7. What is the difference between deduction and induction?

Induction is a logical process in which you start with information about specific instances and you generalize or extrapolate the result to a wider range of situations or a larger population of individuals. This is a move from the specific to the general. An important example of induction is the formulation of general theories on the basis of events observed in specific sutiations.

Deduction goes the other way. You move from the general to the specific. Based on a general theory, you make predictions about what will happen in a specific situation. When you want to verify theoretical explanations you use deductive logic. If a theory is true, you would expect to see evidence of the logical implications of the theory if you look in the right places. Since theories are statements about relations between concepts, you would expect to see the same relations between specific concrete instances of the concepts if the theory is valid. In other words, if a theory is true, the hypotheses logically implied by the theory should also be true. This is deduction — you have just moved from the general to the specific. (p.10)

8. What is grounded theory and how is it related to the theory used in nomothetic-deductive research?

"Grounded theory" is a name for the results of the data-to-theory method of theory construction. When the scientist begins by making observations and then constructing a theoretical explanation that would account for the observed patterns, the logic is called data-to-theory and the logical method being used is inductive. The logical pattern is to move from the specific to the general. This approach is useful for the creation of theories in areas where there hasn't been much previous research. However, one weakness of this approach is that theories created in this fashion always match the data upon which they are based. Looking to see how well the theory "fits" the data only tells how good a job the theorist did while describing the data; the data cannot be used to test the theory. For this reason the data-to-theory approach is combined with the theory-to-data approach.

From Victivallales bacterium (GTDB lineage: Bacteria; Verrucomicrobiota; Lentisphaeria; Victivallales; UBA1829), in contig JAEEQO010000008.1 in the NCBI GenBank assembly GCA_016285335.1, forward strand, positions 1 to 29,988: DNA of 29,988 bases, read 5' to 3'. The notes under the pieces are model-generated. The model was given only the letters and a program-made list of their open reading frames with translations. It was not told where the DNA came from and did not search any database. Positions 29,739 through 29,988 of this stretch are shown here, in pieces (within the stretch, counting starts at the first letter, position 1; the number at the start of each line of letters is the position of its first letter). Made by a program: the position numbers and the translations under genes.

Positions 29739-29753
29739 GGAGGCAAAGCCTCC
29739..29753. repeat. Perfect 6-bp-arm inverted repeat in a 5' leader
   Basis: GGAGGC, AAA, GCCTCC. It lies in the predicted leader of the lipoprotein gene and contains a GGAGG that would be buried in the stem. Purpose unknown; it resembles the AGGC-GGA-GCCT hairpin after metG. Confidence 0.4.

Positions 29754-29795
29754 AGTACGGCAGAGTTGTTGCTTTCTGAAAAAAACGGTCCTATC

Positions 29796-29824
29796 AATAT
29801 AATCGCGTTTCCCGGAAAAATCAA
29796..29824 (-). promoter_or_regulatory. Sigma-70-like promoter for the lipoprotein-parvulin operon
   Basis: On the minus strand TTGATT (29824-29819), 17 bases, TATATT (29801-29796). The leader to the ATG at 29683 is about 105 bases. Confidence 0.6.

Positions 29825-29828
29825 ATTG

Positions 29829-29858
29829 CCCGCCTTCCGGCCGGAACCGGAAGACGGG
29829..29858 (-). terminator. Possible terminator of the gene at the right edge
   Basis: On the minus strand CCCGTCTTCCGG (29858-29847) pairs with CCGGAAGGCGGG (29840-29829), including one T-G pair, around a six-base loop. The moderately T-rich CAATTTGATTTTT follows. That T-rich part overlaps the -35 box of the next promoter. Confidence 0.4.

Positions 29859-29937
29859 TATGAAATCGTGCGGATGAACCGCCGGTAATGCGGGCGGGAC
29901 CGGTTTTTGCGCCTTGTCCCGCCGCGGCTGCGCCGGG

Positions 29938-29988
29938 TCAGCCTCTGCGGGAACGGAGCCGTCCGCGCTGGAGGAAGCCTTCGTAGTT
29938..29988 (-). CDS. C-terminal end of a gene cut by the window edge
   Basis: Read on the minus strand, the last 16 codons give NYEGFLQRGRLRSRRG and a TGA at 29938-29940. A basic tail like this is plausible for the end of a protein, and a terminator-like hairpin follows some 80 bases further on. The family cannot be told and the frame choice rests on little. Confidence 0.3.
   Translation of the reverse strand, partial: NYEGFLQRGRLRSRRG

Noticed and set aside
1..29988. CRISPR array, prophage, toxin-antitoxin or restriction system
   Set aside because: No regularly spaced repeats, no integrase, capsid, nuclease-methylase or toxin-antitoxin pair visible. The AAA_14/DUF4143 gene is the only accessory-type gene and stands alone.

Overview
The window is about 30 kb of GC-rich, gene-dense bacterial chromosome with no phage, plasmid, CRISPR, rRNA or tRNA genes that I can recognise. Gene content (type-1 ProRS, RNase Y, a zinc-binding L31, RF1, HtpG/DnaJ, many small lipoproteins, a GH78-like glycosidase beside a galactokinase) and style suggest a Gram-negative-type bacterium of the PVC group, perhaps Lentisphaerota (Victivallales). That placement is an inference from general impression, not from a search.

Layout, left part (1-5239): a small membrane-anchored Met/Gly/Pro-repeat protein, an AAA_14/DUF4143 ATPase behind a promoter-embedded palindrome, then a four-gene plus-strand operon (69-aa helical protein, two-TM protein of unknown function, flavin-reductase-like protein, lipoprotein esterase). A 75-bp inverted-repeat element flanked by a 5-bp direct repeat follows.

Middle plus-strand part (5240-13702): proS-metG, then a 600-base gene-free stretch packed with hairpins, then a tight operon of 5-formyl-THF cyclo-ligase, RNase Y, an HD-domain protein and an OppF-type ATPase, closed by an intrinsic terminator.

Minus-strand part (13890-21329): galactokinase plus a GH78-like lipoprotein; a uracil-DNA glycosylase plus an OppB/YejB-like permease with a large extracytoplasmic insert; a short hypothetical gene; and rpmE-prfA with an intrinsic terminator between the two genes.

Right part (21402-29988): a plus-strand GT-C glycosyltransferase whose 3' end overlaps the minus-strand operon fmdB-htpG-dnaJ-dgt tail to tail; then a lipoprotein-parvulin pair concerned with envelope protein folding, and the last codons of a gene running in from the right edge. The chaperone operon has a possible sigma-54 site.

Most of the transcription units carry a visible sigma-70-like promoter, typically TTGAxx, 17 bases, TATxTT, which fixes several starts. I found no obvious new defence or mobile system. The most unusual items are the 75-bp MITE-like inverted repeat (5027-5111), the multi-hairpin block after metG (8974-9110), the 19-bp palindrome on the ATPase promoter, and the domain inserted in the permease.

When the scientist begins with a theory and then tests it against observed data, the logic is called theory-to-data and the logical process being used is deductive. The pattern here is to move from the general to the specific — exactly the opposite of the inductive method. In the theory-to-data method, data are used to test the theory. A failure of the data to fit the theory is usually taken as an indication that there is something wrong with the theory, with the measurement methods (and thus with the data), with the methods being used to compare the data to the theory, or with the logic leading the researcher to expect the theory to fit the data.

In practice, the two logical modes are complimentary: the inductive approach is used in the development of theory and the deductive approach is used in the verification of theory. Used together, the two methods are much stronger than either one used separately. (p.10)

9. Parsimony and perspicuity are important characteristics of a good theory. What is the difference between the two and how are they different from utility?

Perspicuity is clearness. A perspicuous theory is clear, lucid, readily understandable, and unambiguous. Because it is precisely stated, it leads to clear, unequivocal predictions.